The following tale appeared in an old volume of forgotten maritime lore. Its author, the indefatigable historian Edward R. Snow, relates that he first heard in as a young man in Bristol, England. He frankly notes the difficulty of substantiating its details, but suggests that, like many sea-yarns, it may contain the seeds of actual events. The story remains, in any case, a powerful allegory of love, loss, and commitment. The setting is the Isle of Wight. The time is the end of the seventeenth century.Continue reading
In August 2021, a new and original translation of the full text of Cicero’s Tusculan Disputations will be published by Fortress of the Mind Publications. Nearly two years in the making, this is the first complete translation of Tusculan Disputations to appear in English since the 1920s, and the only one that is fully annotated and illustrated. It is ideal for the student, general reader, and scholar who needs a clear, cogent, and modern edition of this timeless classic.Continue reading
In January of 1841 the twenty-two-year-old Herman Melville shipped aboard the whaler Acushnet for a multi-year cruise. He had many motivations for doing this. There was, in the first place, a desire to see the world and test himself against its challenges; then there was a need to escape the stultifying confines and restrictions of a nineteenth-century “proper” American household; and finally, a longing to cleanse himself of his father’s failures, disgrace, and early death.Continue reading
There are no “forgotten wars.” We may choose to talk about them, to write about them, or to learn from them. Or we may not. It is a question of what value we place on the lessons. Some eras, forged in strife and hardship, embrace history’s lessons, and consume narratives of past conflict with an eager inquisitiveness; other epochs, softened by luxury and lassitude, are largely immune to the lessons of the past. In the end, it is always a matter of choice.
In the past I’ve resisted the idea of making lists of recommended books. One gets the sense that the instant something is committed to a list, many will assume that the list is exclusive, and that other options should not be considered. There is also a personal feeling of distaste I have towards the “listicle” writing format: it seems trite, simplistic, and geared towards the lowest attention span reader.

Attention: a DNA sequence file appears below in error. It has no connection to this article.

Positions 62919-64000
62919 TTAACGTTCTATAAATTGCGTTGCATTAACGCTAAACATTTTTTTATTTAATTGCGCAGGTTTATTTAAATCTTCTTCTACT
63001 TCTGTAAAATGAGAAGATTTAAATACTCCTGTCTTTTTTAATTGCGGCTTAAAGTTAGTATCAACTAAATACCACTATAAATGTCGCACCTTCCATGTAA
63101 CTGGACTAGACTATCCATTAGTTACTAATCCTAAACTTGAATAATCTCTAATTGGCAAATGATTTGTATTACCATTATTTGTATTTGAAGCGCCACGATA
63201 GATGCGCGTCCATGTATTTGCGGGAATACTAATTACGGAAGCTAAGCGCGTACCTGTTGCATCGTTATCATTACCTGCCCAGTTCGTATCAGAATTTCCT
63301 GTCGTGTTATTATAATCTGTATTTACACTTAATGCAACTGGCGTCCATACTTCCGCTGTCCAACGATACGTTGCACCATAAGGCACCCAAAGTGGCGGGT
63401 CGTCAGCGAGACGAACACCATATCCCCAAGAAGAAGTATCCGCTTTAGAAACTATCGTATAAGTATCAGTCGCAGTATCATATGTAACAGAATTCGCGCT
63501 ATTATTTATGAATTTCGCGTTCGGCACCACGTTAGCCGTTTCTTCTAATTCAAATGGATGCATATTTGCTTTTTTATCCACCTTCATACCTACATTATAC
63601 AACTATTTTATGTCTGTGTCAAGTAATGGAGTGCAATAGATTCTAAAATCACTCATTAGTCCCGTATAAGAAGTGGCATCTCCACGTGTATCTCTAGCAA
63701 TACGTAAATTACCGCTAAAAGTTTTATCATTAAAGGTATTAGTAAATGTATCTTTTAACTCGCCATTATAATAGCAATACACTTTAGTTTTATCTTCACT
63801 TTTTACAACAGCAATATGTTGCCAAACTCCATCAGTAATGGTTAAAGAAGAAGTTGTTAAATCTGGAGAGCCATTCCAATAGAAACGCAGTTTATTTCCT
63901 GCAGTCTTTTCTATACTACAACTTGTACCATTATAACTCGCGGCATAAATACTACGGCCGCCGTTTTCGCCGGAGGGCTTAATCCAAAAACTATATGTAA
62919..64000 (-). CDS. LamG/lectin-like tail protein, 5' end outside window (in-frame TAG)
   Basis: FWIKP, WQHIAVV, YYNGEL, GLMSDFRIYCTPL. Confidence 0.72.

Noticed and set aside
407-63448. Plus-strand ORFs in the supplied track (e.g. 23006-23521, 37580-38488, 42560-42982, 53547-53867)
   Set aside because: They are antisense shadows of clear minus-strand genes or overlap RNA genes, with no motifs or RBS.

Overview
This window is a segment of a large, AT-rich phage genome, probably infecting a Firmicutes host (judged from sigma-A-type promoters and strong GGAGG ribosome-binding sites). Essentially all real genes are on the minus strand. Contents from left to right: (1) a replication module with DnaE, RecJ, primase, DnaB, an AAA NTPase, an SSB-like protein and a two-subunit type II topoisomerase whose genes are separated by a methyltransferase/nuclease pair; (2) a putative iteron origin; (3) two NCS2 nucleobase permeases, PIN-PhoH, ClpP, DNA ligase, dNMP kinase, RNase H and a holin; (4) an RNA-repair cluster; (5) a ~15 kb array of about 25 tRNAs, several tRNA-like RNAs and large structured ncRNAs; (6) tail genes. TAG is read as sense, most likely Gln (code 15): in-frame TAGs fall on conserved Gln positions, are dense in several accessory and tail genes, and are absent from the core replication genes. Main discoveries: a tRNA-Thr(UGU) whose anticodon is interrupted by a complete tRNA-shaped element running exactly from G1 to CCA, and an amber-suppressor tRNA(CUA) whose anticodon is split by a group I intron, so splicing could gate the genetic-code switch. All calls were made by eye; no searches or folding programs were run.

Great enterprises require a sustained effort over a long period of time. They cannot be pursued in fits and starts with intermittent bursts of energy; and they demand a confluence of factors that only coalesce on rare occasions. There must exist the ability and talent to conceive the project; there must be intense initiative and endurance to carry it through to completion; and, as a practical matter, the creator must have the leisure and financial ability to sponsor his labors. If any of these requirements are wanting, there will be no progress.
Below are listed my favorite films of the past twenty years. These are the movies that have most influenced me, or have left the most enduring impression on my mind. They are presented in no rigid order of hierarchy, except for the first title, The Lives of Others, which for me towers over every other film as a cherished work of cinematic art.
Pliny’s Natural History (XXV.47) contains a passage that discusses hellebore, a medicinal plant that in ancient times was used to treat insanity. One variety of hellebore, he says, is called melampodion, a name acquired from a shepherd named Melampus, who noticed that the plant had a purgative effect on his female goats (capras purgari pasto illo animadvertentem) once they had eaten it. This milk, we are told, cured “the daughters of Proetus of madness.” Pliny even describes a detailed ritual supposedly used to collect the plant. But who were the daughters of Proetus? What story is being referenced?
The writer and scholar Yamut Ibn Al-Muzarra’ (يموت ابن المزرع) was a native of Basra, Iraq. In the words of his biographer Ibn Khallikan, he was known as “an accomplished literary scholar, and well-versed in history.” His name (Yamut) was a source of some consternation for him as a young man, for it is the third-person active form of the Arabic verb “to die” (مات). He apparently never fulfilled his obligation of visiting the sick in hospitals, for fear that his name would bring misfortune upon patients confined to bed. “The name,” he said, “which l received from my father has been a great annoyance to me. So when I go to visit the sick and am asked my name, I answer, ‘The son of Al-Muzarra,’ and suppress my real name.”